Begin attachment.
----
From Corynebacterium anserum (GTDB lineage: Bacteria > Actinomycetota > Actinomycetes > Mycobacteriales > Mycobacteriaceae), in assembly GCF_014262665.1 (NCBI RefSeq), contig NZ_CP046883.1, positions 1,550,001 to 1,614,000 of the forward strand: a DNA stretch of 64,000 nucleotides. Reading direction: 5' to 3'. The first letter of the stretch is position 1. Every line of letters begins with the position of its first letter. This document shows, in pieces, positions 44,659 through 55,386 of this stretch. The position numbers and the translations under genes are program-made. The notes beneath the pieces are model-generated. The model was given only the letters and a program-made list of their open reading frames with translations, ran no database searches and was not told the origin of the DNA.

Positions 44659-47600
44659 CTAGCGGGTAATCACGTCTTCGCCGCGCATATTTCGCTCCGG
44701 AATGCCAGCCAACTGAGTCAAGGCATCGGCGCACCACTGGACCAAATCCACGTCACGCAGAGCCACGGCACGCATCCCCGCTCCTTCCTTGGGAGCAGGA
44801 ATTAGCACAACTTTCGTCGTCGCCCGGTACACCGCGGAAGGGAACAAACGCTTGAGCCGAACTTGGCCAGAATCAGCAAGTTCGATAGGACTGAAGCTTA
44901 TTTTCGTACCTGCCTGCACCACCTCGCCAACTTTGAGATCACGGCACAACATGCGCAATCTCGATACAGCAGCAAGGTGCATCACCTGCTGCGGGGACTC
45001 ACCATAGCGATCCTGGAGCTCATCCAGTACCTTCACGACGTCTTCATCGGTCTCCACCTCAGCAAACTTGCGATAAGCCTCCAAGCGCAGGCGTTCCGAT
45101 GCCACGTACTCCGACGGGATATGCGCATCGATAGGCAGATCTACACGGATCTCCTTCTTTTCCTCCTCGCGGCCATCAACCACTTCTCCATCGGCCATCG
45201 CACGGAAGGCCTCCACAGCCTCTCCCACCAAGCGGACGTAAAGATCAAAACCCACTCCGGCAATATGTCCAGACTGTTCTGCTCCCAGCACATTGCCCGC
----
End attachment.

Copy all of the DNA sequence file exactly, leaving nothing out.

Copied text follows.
From Corynebacterium anserum (GTDB lineage: Bacteria > Actinomycetota > Actinomycetes > Mycobacteriales > Mycobacteriaceae), in assembly GCF_014262665.1 (NCBI RefSeq), contig NZ_CP046883.1, positions 1,550,001 to 1,614,000 of the forward strand: a DNA stretch of 64,000 nucleotides. Reading direction: 5' to 3'. The first letter of the stretch is position 1. Every line of letters begins with the position of its first letter. This document shows, in pieces, positions 44,659 through 55,386 of this stretch. The position numbers and the translations under genes are program-made. The notes beneath the pieces are model-generated. The model was given only the letters and a program-made list of their open reading frames with translations, ran no database searches and was not told the origin of the DNA.

Positions 44659-47600
44659 CTAGCGGGTAATCACGTCTTCGCCGCGCATATTTCGCTCCGG
44701 AATGCCAGCCAACTGAGTCAAGGCATCGGCGCACCACTGGACCAAATCCACGTCACGCAGAGCCACGGCACGCATCCCCGCTCCTTCCTTGGGAGCAGGA
44801 ATTAGCACAACTTTCGTCGTCGCCCGGTACACCGCGGAAGGGAACAAACGCTTGAGCCGAACTTGGCCAGAATCAGCAAGTTCGATAGGACTGAAGCTTA
44901 TTTTCGTACCTGCCTGCACCACCTCGCCAACTTTGAGATCACGGCACAACATGCGCAATCTCGATACAGCAGCAAGGTGCATCACCTGCTGCGGGGACTC
45001 ACCATAGCGATCCTGGAGCTCATCCAGTACCTTCACGACGTCTTCATCGGTCTCCACCTCAGCAAACTTGCGATAAGCCTCCAAGCGCAGGCGTTCCGAT
45101 GCCACGTACTCCGACGGGATATGCGCATCGATAGGCAGATCTACACGGATCTCCTTCTTTTCCTCCTCGCGGCCATCAACCACTTCTCCATCGGCCATCG
45201 CACGGAAGGCCTCCACAGCCTCTCCCACCAAGCGGACGTAAAGATCAAAACCCACTCCGGCAATATGTCCAGACTGTTCTGCTCCCAGCACATTGCCCGC